The next two games the Dallas Mavericks play will have definite long-term ramifications as far as their playoff hopes are concerned.
That’s because both games are against the Portland Trail Blazers.
The Mavericks (34-35) are holding onto the No. 8 seed in the Western Conference standings, and are a game ahead of the ninth-seeded Utah Jazz (33-36). Dallas, however, is also only one game in the loss column behind both the sixth-seeded Blazers (36-34) and seventh-seeded Houston Rockets (35-35).
The Mavs will host the Blazers at 3 p.m. Sunday at American Airlines Center — and play them again at Portland on Wednesday The stakes have suddenly become extremely high.
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“This is definitely a big game,” guard Raymond Felton said after Saturday’s practice. “If we can get this one [Sunday] it’s going to be a big, big, big win for us.
“We get the one at home and then we’ll worry about the one in Portland after that. But the biggest thing is we’ve got to get this one [Sunday] afternoon.”
We feel like we can control our own destiny, just take it one game at a time and go from there.
Mavericks guard Raymond Felton
The Mavs and Blazers only play three times this season. Dallas won Round 1 115-112 in overtime in Portland on Dec. 1. If they win one of these next two, they will hold the tiebreaker in case these two teams close the season with identical records.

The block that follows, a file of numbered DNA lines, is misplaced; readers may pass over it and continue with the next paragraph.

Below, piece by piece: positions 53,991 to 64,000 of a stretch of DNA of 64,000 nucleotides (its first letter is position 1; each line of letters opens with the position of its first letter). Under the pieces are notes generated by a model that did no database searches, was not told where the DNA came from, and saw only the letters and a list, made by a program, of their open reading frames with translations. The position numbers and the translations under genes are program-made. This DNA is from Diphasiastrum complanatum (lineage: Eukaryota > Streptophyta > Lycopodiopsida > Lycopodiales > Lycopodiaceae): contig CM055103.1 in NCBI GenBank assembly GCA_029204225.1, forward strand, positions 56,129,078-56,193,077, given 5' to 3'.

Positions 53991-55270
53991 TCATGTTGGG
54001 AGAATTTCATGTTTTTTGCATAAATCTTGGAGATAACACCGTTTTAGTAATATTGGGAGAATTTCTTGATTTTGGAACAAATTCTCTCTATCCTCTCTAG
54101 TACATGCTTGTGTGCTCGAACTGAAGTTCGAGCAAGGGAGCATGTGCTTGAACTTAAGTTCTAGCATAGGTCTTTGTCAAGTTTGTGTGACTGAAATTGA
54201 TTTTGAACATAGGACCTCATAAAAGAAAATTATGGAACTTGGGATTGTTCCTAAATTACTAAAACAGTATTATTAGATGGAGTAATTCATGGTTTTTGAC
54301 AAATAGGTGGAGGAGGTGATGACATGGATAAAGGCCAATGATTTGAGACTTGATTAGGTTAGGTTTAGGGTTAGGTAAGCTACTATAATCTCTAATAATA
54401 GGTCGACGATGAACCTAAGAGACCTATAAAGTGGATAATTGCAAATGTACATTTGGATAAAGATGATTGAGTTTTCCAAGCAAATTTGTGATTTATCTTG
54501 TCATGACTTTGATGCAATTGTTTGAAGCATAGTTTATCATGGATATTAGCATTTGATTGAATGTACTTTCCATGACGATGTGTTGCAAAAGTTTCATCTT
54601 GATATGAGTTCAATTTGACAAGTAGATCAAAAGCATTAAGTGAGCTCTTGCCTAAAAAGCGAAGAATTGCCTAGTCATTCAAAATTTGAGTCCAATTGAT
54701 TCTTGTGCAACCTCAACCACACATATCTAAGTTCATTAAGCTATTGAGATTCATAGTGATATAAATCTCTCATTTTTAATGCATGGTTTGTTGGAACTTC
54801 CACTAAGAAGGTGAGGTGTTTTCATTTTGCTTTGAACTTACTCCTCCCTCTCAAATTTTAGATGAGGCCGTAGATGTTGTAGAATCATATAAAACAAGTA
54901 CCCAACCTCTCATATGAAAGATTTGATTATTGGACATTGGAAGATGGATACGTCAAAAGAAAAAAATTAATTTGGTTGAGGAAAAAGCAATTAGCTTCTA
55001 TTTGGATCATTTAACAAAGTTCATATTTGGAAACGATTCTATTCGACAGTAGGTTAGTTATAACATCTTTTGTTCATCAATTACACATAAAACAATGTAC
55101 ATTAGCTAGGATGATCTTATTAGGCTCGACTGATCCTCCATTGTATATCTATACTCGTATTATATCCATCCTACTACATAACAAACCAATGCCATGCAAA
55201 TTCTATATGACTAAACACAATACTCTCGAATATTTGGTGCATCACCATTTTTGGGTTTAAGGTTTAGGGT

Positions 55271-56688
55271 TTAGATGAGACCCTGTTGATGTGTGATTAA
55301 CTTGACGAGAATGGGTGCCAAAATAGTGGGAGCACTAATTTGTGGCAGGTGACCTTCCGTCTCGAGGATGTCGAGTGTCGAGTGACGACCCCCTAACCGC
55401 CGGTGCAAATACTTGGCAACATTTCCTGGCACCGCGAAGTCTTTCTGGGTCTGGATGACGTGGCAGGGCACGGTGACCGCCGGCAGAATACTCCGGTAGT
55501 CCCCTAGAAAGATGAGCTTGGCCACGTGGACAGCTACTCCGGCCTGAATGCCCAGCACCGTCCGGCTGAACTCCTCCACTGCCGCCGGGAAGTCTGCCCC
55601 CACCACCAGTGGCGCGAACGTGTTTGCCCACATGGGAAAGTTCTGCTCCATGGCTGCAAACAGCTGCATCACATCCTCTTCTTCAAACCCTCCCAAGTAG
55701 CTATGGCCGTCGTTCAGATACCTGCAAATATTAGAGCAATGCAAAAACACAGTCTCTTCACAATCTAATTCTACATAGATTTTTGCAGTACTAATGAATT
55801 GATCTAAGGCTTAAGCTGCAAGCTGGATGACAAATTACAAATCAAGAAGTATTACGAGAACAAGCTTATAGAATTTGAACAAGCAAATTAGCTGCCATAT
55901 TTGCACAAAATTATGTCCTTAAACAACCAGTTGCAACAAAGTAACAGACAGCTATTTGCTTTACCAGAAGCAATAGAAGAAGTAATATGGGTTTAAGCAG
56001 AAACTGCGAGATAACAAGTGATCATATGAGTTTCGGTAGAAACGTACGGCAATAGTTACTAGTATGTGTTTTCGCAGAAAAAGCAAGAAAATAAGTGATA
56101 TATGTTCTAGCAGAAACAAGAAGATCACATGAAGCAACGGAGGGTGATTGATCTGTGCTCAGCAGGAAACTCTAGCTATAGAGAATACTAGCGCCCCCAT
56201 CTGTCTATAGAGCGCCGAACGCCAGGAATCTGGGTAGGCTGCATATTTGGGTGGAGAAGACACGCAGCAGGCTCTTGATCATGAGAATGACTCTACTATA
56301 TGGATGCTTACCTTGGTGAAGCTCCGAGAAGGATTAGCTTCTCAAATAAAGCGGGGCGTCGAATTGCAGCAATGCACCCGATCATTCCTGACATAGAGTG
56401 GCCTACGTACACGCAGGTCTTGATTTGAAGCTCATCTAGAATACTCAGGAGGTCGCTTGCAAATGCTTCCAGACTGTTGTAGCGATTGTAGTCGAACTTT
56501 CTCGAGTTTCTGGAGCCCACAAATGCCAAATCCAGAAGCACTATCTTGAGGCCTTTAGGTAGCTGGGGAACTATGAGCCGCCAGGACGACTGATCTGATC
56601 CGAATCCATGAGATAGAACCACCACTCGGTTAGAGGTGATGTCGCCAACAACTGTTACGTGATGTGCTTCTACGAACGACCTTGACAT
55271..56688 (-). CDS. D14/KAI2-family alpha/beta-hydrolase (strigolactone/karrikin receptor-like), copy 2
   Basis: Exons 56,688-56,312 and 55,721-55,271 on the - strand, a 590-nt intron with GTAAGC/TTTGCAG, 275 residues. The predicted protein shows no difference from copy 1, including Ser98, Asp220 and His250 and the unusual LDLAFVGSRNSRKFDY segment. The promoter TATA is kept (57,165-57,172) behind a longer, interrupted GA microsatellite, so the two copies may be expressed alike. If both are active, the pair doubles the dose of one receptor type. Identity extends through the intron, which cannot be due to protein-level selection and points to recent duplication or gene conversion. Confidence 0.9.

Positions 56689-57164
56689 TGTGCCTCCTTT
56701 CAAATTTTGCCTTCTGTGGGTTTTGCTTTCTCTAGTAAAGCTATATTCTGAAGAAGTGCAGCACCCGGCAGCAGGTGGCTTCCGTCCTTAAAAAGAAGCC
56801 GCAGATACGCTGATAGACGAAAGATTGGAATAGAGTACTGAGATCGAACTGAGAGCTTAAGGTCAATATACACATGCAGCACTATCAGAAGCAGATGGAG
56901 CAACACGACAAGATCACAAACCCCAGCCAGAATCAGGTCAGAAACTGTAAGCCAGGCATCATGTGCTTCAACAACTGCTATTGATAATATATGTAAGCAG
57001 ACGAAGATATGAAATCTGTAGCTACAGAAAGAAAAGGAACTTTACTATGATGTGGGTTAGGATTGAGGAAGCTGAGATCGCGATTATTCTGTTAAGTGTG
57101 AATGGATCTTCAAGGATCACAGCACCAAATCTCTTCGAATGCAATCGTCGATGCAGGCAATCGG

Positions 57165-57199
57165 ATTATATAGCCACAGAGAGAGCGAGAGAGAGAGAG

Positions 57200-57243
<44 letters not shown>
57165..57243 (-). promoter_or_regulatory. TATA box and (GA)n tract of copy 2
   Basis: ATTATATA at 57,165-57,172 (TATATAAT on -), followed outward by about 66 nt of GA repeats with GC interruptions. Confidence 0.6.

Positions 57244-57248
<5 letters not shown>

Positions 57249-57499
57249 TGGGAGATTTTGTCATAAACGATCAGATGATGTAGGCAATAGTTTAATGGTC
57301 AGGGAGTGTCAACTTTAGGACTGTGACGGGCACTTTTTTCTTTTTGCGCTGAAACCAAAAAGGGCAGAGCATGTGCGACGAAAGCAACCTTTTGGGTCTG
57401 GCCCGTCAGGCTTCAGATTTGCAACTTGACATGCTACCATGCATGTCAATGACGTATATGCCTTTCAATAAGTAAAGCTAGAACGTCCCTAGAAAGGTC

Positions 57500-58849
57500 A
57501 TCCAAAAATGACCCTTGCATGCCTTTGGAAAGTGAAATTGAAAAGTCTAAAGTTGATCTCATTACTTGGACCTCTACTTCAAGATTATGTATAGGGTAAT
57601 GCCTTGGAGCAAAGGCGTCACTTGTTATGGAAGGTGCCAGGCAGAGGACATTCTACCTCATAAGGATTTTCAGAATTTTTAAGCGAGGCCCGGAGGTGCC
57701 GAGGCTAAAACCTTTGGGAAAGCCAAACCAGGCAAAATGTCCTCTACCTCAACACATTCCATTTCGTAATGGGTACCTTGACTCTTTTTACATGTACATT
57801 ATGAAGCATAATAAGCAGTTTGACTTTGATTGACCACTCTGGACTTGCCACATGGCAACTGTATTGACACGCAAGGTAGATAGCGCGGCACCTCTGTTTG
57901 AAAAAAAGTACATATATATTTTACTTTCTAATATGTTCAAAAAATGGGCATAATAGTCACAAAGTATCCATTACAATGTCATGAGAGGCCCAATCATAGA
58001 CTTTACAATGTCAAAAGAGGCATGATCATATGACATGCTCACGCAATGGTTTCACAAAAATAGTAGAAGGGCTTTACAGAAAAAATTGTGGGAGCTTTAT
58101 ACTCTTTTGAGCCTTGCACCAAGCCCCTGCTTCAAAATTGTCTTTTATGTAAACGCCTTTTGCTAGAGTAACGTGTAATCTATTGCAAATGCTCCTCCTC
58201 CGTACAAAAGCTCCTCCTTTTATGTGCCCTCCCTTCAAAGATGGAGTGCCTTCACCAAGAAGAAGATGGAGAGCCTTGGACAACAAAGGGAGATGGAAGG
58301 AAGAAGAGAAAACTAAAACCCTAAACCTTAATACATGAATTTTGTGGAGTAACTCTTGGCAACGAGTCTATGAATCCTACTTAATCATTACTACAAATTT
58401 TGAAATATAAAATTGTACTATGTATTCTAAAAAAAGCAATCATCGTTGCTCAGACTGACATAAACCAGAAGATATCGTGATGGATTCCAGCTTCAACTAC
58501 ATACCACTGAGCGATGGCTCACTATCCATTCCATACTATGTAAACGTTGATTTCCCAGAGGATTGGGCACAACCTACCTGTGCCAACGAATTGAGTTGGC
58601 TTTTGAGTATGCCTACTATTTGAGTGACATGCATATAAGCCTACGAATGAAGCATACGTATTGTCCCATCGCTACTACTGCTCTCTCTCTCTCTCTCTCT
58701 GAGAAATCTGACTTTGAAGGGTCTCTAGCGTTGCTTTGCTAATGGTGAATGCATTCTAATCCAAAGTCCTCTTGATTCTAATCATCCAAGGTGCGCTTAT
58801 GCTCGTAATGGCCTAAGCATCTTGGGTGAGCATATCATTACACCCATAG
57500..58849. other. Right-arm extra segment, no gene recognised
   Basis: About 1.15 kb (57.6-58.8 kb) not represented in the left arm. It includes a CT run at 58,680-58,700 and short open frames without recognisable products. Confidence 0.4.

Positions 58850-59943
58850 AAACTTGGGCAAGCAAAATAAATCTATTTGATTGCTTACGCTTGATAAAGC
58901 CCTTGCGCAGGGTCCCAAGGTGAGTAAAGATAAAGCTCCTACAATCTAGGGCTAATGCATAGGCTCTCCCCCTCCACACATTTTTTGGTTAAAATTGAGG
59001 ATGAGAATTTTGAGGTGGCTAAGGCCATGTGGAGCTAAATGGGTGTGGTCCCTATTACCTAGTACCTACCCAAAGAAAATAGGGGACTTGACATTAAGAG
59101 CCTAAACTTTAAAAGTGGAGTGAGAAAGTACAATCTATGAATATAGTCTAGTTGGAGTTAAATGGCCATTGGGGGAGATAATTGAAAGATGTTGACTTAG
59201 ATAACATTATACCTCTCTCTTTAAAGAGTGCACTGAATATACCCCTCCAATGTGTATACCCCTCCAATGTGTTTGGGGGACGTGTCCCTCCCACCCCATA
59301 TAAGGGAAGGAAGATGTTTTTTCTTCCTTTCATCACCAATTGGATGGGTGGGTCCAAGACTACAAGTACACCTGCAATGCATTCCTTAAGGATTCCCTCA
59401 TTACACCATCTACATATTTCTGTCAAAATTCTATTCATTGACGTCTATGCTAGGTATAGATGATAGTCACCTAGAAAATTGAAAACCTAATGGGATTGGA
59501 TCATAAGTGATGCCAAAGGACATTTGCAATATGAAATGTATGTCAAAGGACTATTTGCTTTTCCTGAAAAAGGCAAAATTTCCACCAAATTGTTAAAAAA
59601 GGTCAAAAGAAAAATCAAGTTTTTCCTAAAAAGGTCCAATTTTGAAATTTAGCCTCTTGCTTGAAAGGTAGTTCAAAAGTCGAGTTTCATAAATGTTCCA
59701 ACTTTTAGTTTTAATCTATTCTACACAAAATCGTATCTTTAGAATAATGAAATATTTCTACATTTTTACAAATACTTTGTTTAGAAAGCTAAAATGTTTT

“This is a tiebreaker game for us,” point guard Deron Williams said. “We only play them three times, so this is a huge game for us. If we get this one it’ll be big, especially because we have a home and away with them.”
The challenge of at least winning one of the next two against the Blazers isn’t lost on coach Rick Carlisle.
“Really, every game for the last three months has been really important, and now is certainly no different,” Carlisle said. “And it’s getting more important before it’s getting less important.”
Having lost seven of their last eight games to endanger their playoff chances, the Mavericks are relegated to being daily scoreboard watchers. It’s not exactly a ritual they enjoy.
Any time you lose seven in a row or seven out of eight and you’re on a losing streak, everybody’s crabby. Nobody likes that, so things get testy. I think it’s easy to start questioning things and you’ve got to fight that.
Mavericks guard Deron Williams
“We know where we’re at, we know how important these last 13 games are, and so I try not to pay attention to that,” Felton said. “We feel like we can control our own destiny, just take it one game at a time and go from there.”
In the case of the Blazers, it’s a two-game special.
“When you sign up for the NBA you have to accept what the schedule is,” Carlisle said. “Look, it’s good. The whole thing is staring us right in the face. We’ve got an opportunity to control our situation.”
The Mavs also have to control the emotions that come when losses start piling up in bunches.
“Any time you lose seven in a row or seven out of eight and you’re on a losing streak, everybody’s crabby,” Williams said. “Nobody likes that, so things get testy, I think it’s easy to start questioning things, and you’ve got to fight that.
“You’ve got to be mentally tough to stay with what we’re doing. We know what we do works when we do it well, and honestly we just got to get back to that.”
Don’t expect the Mavericks to be at full strength when they host Portland on Sunday.
Forward Chandler Parsons is listed as doubtful with a sore right hamstring, and shooting guard Wesley Matthew is listed as probable after he injured his right knee during a nasty spill in Friday’s 130-112 loss to the Golden State Warriors.
Also, Williams said he plans to play, although he’s dealing with a sore right calf.
“Wes seems to be doing OK,” Carlisle said. “We’re a little banged up, but we’re going to come out fighting our butts off.”